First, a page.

The existence of Pell Grants makes talk of “free community college” even more vexing. The Federal Pell Grant Program currently offers qualified students up to $5,550 per year to assist with college expenses, which for most community colleges is more than enough money to cover expenses, especially if you live at home.8 My wife Hayley stands as a perfect example of the value of this program, as she funded her entire two-year degree at Southwestern Michigan College through Pell Grants before pursuing another degree elsewhere. Obviously there are going to be exceptions to this rule, but the status quo concerning paying for community college seems uncannily similar to what proponents of “free” college education are suggesting—so why the need for another program? Unfortunately, this issue seems to be an example of making a problem out of something not in need of solving. And, as R. R. Reno writes, “At some point, we’ll have to recognize that our heavily regulated cultural conversation is no longer about what we’re actually experiencing. May that time come soon.”9

What are the implications of free community college?

In addition to the implications of cost and seemingly unnecessary government expansion, what are other implications of offering a(nother)“free” community college program? Following that age-old law of supply and demand, one major implication seems to be the further reduction in value of a college degree. Now, please note that I am not suggesting a reduction in the monetary value of an education—there is no inherent reason that a $4,000-a-year education is less effective than a $60,000-a-year degree.10 No, I fear the reduction in the value of a college degree will come through its vocational and educational value. Vocationally, many of us have already experienced the reality that jobs are becoming harder and harder to land without advanced qualifications (and even then, advanced degree do not always get you there without lots of experience). In contrast to earlier generations, where a high school diploma was the foundation to a decent career and a bachelor’s degree was the ticket to a top-notch job, the millennial generation is already faced with the need for a high school and college degrees to serve as the basis for decent work. This is not to suggest that college degrees should be reserved for the elite or privileged, but that attitudes about the value (and therefore cost) of a degree must shift in order to account for the changing shape and value of a college degree.

On an educational level, I fear that less and less is actually being learned by students through much of the American education system, a problem acutely felt by those students who have grasped concepts and then must stagnate as they are introduced again and again throughout numerous levels of education. This is especially true in the realms of science, technology, engineering, and mathematics, where American students are already behind.11 Already many community colleges have to teach remedial reading, writing, and math courses to high school graduates— are we really committed to making the first two years of college grades 13 and 14 of high school? As someone who had a solid high school education, many of the general education classes I took in college were effectively useless, mere re-presentation and remediation of concepts and subjects which I had more than learned in high school. Of course not everyone’s experience mirrors my own, but I know many (many) students whose experiences have mimicked my own. Do we really want to continue to kick the educational can further down the expensive and time consuming road that is higher education?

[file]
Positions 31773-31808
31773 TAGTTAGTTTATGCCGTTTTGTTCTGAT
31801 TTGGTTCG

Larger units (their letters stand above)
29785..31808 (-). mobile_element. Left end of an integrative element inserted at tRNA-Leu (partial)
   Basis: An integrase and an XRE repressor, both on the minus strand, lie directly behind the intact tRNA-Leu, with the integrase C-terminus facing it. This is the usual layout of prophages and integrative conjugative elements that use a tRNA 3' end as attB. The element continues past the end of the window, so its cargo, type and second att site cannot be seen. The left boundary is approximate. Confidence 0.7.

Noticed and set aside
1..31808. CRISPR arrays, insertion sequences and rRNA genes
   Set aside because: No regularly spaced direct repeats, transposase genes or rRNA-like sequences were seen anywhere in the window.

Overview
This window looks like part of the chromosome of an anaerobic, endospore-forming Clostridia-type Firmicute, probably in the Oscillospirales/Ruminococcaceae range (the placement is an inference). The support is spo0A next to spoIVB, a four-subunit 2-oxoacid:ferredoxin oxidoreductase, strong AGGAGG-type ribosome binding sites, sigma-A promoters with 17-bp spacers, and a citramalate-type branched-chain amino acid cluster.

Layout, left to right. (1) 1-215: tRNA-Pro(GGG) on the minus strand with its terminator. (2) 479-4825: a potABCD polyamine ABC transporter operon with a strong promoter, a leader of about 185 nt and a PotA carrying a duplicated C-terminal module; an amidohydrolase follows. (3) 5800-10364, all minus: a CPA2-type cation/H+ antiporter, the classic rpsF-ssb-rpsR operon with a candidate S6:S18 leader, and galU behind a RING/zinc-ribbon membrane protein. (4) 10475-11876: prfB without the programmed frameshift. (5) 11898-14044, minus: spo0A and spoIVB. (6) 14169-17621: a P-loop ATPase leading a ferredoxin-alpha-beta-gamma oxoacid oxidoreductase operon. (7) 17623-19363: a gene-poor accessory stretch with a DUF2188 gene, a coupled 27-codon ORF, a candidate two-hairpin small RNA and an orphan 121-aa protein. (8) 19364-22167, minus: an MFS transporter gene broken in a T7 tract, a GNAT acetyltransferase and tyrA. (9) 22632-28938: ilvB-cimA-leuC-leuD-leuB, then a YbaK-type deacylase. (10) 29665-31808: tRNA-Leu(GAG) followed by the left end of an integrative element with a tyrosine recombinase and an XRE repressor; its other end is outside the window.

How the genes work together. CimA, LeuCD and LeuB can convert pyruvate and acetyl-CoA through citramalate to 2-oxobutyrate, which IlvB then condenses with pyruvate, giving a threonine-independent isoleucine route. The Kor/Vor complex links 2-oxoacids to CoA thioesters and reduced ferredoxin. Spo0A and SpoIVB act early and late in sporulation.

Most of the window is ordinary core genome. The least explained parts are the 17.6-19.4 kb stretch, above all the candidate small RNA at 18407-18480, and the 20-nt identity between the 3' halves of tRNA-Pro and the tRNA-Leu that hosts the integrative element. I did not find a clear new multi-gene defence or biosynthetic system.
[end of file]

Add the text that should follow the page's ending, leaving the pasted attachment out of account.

It used to be that receiving your high school degree meant that you were either ready for college or for the workforce. By and large this is no longer the case.12 If initiatives for “free” college are substantially aimed at righting the wrongs of contemporary high school education by providing adequate workforce and/or educational preparation, then their impetus may be sound—though if that is the motivation, I wonder why we do not suggest substantial reform of high school curriculum. Educational reform along the lines of somewhere like Germany, where educational tracks are separated into the liberal arts and technical training, appears necessary in the future; if commitment to “free” community college education begins that type of specialization, then it may well be a step in the right direction.13 As Conciliar Post author Chris Casberg said, “A national effort to once again provide Americans with practical skills that also supply much needed workers in particular fields could do the country a lot of good.”14 Without this type of direction, however, the implications for “free” college appear less than ideal.

Final Thoughts

Education is important, impacting not only one’s career, but also one’s personhood. So we should want everyone to receive a quality education and do what we can to make that possible. But not every suggestion aimed in that direction is necessarily a good one. Prima facia, free education sounds like a great idea—but not every good sounding idea works well in reality. Making things “free” historically has failed to ensure their quality and value. The formation of human hearts, minds, souls, and lives is too important a task to leave to the chance that our nice sounding ideas will accomplish the good that we hope they will, so we must be careful in moving plans for education forward. Ideas have consequences for real people in the real world, and we would do well to critically reflect on the costs and benefits of a “free” college education before implementing such a program.

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Jacob Prahlow

Jacob Prahlow

Christian. Husband of Hayley. Father of Bree and Judah. Lead Pastor at Arise Church in Fenton, MO. Alumnus of various institutions. Cubs Fan. Co-Founder of Conciliar Post.